Project description:The filovirus family includes some of the deadliest viruses known, including Ebola virus and Marburg virus. These viruses cause periodic outbreaks of severe disease that can be spread from person to person, making the filoviruses important public health threats. There remains a need for approved drugs that target all or most members of this virus family. Small molecule inhibitors that target conserved functions hold promise as pan-filovirus therapeutics. To date, compounds that effectively target virus entry, genome replication, gene expression, and virus egress have been described. The most advanced inhibitors are nucleoside analogs that target viral RNA synthesis reactions.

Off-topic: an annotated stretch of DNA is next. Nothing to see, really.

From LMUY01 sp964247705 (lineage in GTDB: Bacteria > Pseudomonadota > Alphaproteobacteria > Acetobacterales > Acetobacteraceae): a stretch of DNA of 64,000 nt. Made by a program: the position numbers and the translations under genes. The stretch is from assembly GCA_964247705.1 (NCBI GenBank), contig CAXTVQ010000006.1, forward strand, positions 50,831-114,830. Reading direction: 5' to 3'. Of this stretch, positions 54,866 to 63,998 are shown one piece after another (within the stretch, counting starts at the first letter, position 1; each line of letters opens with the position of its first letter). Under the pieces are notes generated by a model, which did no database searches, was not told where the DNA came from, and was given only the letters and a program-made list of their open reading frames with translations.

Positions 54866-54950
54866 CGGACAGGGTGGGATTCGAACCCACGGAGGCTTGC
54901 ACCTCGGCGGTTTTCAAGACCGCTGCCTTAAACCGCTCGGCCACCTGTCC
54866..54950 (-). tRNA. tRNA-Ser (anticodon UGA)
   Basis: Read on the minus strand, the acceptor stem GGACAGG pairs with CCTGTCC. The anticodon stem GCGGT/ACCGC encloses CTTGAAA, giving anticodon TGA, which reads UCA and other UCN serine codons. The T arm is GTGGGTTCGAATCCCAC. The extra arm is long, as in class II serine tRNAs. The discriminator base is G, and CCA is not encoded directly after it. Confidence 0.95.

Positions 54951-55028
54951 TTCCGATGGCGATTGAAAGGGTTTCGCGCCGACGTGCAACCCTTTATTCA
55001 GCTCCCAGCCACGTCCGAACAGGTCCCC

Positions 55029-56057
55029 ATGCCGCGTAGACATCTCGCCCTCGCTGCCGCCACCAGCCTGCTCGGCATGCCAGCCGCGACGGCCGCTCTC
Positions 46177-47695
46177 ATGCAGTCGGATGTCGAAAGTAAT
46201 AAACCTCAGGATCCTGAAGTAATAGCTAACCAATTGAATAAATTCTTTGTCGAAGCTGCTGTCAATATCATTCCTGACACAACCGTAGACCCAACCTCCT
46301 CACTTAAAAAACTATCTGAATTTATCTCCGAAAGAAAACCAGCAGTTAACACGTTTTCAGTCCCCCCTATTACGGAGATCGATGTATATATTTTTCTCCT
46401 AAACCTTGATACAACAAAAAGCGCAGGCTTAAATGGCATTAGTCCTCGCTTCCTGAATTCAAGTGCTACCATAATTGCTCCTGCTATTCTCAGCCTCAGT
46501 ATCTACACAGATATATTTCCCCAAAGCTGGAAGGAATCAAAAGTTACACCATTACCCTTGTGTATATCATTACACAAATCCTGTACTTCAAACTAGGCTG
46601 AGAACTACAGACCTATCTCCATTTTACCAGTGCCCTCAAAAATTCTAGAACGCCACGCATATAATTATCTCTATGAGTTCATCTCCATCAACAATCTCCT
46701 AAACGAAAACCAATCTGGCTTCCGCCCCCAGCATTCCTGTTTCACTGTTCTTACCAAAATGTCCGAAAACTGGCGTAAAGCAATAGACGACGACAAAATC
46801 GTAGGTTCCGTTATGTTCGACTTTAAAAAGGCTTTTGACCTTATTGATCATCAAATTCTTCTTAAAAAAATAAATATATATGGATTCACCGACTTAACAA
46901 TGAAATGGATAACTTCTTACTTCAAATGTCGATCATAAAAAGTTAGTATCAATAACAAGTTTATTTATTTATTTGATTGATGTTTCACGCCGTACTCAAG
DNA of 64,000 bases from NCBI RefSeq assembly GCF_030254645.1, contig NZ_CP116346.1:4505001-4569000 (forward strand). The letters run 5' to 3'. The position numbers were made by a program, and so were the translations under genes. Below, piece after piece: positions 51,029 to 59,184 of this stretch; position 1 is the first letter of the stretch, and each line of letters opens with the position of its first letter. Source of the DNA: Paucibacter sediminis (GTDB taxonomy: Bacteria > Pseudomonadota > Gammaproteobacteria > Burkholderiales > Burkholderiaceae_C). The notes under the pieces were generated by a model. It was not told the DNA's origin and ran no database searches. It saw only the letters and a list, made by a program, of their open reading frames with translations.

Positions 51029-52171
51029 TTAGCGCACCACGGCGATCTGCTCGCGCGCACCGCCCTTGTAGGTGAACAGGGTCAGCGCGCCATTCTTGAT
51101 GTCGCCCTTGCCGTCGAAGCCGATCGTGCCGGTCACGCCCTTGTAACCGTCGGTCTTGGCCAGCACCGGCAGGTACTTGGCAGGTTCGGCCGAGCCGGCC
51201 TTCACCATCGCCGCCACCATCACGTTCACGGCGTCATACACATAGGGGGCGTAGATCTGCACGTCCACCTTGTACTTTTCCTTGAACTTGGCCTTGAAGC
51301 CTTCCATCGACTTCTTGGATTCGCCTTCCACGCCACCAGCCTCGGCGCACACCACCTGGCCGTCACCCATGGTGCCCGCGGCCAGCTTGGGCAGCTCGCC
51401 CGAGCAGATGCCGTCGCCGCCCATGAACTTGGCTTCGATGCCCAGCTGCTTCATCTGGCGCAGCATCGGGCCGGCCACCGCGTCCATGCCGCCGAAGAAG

Project description:The filoviruses Ebola virus and Marburg virus are among the most dangerous pathogens in the world. Both viruses cause viral hemorrhagic fever, with case fatality rates of up to 90%. Historically, filovirus outbreaks had been relatively small, with only a few hundred cases reported. However, the recent West African Ebola virus outbreak underscored the threat that filoviruses pose. The three year-long outbreak resulted in 28,646 Ebola virus infections and 11,323 deaths. The lack of Food and Drug Administration (FDA) licensed vaccines and antiviral drugs hindered early efforts to contain the outbreak. In response, the global scientific community has spurred the advanced development of many filovirus vaccine candidates. Novel vaccine platforms, such as viral vectors and DNA vaccines, have emerged, leading to the investigation of candidate vaccines that have demonstrated protective efficacy in small animal and nonhuman primate studies. Here, we will discuss several of these vaccine platforms with a particular focus on approaches that have advanced into clinical development.